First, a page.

By John Prout
You may have read about a growing number of Greater Cincinnati physicians electing to join large health care systems. While not all physicians feel this option is right for them, nationally, the number of independent physicians employed by health systems is expected to grow by five percent each of the next three years. By the end of this year, less than a third of physicians are expected to be in private practice.
Why is this happening?
- Today’s patient-centered care requires a team of physicians and experts. This closely aligned network of professionals is essential to providing the highest-quality care.
- Hospitals and physicians are increasingly being paid for outcomes, not the number of patients they see. To improve outcomes, better care coordination is needed through stronger hospital links with physicians.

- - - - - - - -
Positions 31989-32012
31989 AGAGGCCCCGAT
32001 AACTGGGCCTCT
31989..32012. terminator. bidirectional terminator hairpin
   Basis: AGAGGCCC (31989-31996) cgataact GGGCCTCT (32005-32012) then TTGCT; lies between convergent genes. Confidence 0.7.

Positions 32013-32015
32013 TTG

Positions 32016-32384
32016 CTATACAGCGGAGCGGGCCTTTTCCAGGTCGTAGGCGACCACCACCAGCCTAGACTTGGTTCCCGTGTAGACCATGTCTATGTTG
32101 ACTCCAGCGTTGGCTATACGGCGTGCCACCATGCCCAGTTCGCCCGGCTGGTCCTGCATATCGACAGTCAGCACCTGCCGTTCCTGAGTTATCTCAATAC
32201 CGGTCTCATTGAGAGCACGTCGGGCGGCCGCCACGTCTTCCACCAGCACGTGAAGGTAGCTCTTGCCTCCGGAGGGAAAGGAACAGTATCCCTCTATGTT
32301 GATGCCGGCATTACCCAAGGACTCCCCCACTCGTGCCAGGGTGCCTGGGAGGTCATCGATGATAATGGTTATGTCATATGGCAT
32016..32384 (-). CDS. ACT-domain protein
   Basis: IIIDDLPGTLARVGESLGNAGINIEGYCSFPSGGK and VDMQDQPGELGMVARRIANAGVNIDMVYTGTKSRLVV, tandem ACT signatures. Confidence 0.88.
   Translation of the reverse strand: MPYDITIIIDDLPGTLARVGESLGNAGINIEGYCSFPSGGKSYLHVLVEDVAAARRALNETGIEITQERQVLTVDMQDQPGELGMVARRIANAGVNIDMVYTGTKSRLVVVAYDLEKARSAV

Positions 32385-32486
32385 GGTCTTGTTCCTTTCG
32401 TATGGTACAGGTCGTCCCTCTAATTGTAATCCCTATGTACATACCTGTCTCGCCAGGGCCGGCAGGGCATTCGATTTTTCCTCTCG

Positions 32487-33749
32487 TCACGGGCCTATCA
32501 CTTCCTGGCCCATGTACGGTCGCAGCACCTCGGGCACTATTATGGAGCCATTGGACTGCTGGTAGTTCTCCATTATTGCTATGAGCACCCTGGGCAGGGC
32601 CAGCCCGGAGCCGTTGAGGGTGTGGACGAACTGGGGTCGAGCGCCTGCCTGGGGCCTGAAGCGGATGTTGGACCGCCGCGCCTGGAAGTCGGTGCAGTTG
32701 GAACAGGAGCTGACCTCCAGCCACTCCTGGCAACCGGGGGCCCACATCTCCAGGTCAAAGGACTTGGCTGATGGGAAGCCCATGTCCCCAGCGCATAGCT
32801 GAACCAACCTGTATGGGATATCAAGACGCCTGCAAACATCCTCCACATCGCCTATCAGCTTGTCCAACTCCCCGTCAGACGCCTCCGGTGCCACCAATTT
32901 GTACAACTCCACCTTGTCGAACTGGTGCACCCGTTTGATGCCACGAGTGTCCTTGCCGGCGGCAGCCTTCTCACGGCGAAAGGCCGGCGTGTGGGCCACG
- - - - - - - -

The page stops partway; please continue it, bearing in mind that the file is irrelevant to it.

- Health care systems increasingly address specific community needs, which often guide how we recruit and retain physicians.
- More young physicians are interested in joining health systems to focus on patient care rather than deal with the cost and administrative burden of private practice.
Alignment brings new benefits
There are many benefits of physician-hospital alignment, too. One example is better access to specialists for low-income patients. This is particularly true for patients with Medicaid coverage, who historically have had less access to independent specialists.
From a patient’s perspective, physician employment by a hospital may be invisible, as many employed physicians continue to work in the same offices as when they were in private practice.
One principle guides our work—to provide high-quality care for all of our patients. The fact that our physician partners can increasingly focus on what they do best—providing outstanding medical care— benefits everyone.